emphasis vs vehemence what difference

what is difference between emphasis and vehemence

English

Etymology

From Latin emphasis, from Ancient Greek ἔμφασις (émphasis, significance), from ἐμφαίνω (emphaínō, I present, I indicate), from ἐν- (en-, in) + φαίνω (phaínō, I show).

Pronunciation

  • IPA(key): /ˈɛmfəsɪs/
  • IPA(key): [ˈɛɱfəsɪs], [ˈeɱfəsɪs], [ˈɛɱfəsəs], [ˈeɱfəsəs]

Noun

emphasis (countable and uncountable, plural emphases)

  1. Special weight or forcefulness given to something considered important.
    He paused for emphasis before saying who had won.
  2. Special attention or prominence given to something.
    Anglia TV’s emphasis is on Norwich and district.
  3. Prominence given to a syllable or words, by raising the voice or printing in italic or underlined type.
    He used a yellow highlighter to indicate where to give emphasis in his speech.
  4. (phonology) The phonetic or phonological feature that distinguishes emphatic consonants from other consonants.
  5. (typography) The use of boldface, italics, or other such formatting to highlight text. (Can we add an example for this sense?)

Related terms

  • emphasise, emphasize
  • emphatic

Translations

Anagrams

  • misshape

Latin

Etymology

From Ancient Greek ἔμφασις (émphasis, significance).

Pronunciation

  • (Classical) IPA(key): /ˈem.pʰa.sis/, [ˈɛmpʰäs̠ɪs̠]
  • (Ecclesiastical) IPA(key): /ˈem.fa.sis/, [ˈɛmfɑs̬is]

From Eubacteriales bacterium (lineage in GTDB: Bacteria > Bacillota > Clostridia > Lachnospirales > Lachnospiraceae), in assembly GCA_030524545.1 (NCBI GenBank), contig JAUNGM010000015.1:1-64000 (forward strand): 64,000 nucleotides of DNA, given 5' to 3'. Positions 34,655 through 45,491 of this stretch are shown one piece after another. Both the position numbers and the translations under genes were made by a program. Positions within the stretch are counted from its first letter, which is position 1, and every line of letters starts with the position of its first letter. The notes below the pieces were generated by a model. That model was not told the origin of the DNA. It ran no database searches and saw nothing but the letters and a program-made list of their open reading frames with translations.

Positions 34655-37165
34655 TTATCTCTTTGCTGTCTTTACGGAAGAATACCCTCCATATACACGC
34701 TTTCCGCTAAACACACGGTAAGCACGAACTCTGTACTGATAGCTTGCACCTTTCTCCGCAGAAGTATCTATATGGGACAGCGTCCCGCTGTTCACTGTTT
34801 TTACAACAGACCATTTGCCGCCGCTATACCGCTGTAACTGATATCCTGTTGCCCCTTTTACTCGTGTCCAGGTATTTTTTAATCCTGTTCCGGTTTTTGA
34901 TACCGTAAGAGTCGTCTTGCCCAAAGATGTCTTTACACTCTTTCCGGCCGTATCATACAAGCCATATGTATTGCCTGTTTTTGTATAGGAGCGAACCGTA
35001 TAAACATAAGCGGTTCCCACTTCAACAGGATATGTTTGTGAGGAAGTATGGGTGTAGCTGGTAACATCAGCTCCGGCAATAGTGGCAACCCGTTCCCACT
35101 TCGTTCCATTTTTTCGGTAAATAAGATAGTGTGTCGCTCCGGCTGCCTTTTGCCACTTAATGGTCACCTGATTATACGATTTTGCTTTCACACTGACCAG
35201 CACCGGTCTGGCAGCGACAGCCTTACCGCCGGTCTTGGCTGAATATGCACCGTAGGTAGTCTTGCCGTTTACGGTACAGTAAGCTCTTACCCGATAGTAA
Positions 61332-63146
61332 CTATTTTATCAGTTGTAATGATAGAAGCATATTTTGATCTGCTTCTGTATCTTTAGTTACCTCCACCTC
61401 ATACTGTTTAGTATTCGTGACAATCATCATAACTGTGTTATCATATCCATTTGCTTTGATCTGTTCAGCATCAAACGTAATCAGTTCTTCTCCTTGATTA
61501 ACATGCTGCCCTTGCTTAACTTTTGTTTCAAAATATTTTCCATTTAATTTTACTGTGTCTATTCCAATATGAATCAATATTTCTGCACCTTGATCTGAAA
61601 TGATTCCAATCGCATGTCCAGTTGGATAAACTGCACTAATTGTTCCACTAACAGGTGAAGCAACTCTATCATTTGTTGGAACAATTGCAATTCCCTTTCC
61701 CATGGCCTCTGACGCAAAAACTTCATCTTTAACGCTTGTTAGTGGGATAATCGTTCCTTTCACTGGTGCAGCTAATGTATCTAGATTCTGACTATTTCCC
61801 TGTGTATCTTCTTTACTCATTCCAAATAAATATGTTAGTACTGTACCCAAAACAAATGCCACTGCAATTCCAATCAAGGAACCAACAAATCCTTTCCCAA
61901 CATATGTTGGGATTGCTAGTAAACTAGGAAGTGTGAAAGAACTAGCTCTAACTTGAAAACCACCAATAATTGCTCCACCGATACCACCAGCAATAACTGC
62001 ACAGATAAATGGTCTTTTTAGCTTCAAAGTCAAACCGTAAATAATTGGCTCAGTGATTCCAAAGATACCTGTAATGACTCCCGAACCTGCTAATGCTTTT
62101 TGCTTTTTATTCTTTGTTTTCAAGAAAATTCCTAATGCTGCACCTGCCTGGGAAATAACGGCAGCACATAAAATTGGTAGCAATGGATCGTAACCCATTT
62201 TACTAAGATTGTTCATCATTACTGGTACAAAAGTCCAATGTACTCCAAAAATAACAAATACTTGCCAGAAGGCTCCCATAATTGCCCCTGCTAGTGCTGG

Noun

emphasis f (genitive emphasis); third declension

  1. emphasis

Declension

Third-declension noun (i-stem).

References

  • emphasis in Charlton T. Lewis and Charles Short (1879) A Latin Dictionary, Oxford: Clarendon Press
  • emphasis in Gaffiot, Félix (1934) Dictionnaire illustré Latin-Français, Hachette


English

Etymology

From Middle French vehemence, from Latin vehementia (eagerness, strength), from vehemens (eager).

Pronunciation

  • IPA(key): /ˈviːəmən(t)s/, /ˈviːhəmən(t)s/

Noun

vehemence (usually uncountable, plural vehemences)

  1. An intense concentration, force or power.
    The bear attacked with vengeance and vehemence.
  2. A wild or turbulent ferocity or fury.
    His response was bursting with hatred and vehemence.
    • 2016 February 6, “Israel’s prickliness blocks the long quest for peace,” The National (retrieved 8 February 2016):
      This worrisome tendency was on display in recent weeks as Israelis reacted with striking vehemence to remarks by UN secretary general, Ban Ki-moon, and US ambassador to Israel, Daniel Shapiro.
  3. Eagerness, fervor, excessive strong feeling.
    • 1826, Mary Shelley, The Last Man, volume 3, chapter 1:
      I could not wonder at the vehemence of her care, her very soul was tenderness []

Synonyms

  • See also Thesaurus:obstinacy

Related terms

  • vehemency
  • vehement

Translations

Further reading

  • vehemence in Webster’s Revised Unabridged Dictionary, G. & C. Merriam, 1913.
  • vehemence in The Century Dictionary, New York, N.Y.: The Century Co., 1911.
  • vehemence at OneLook Dictionary Search

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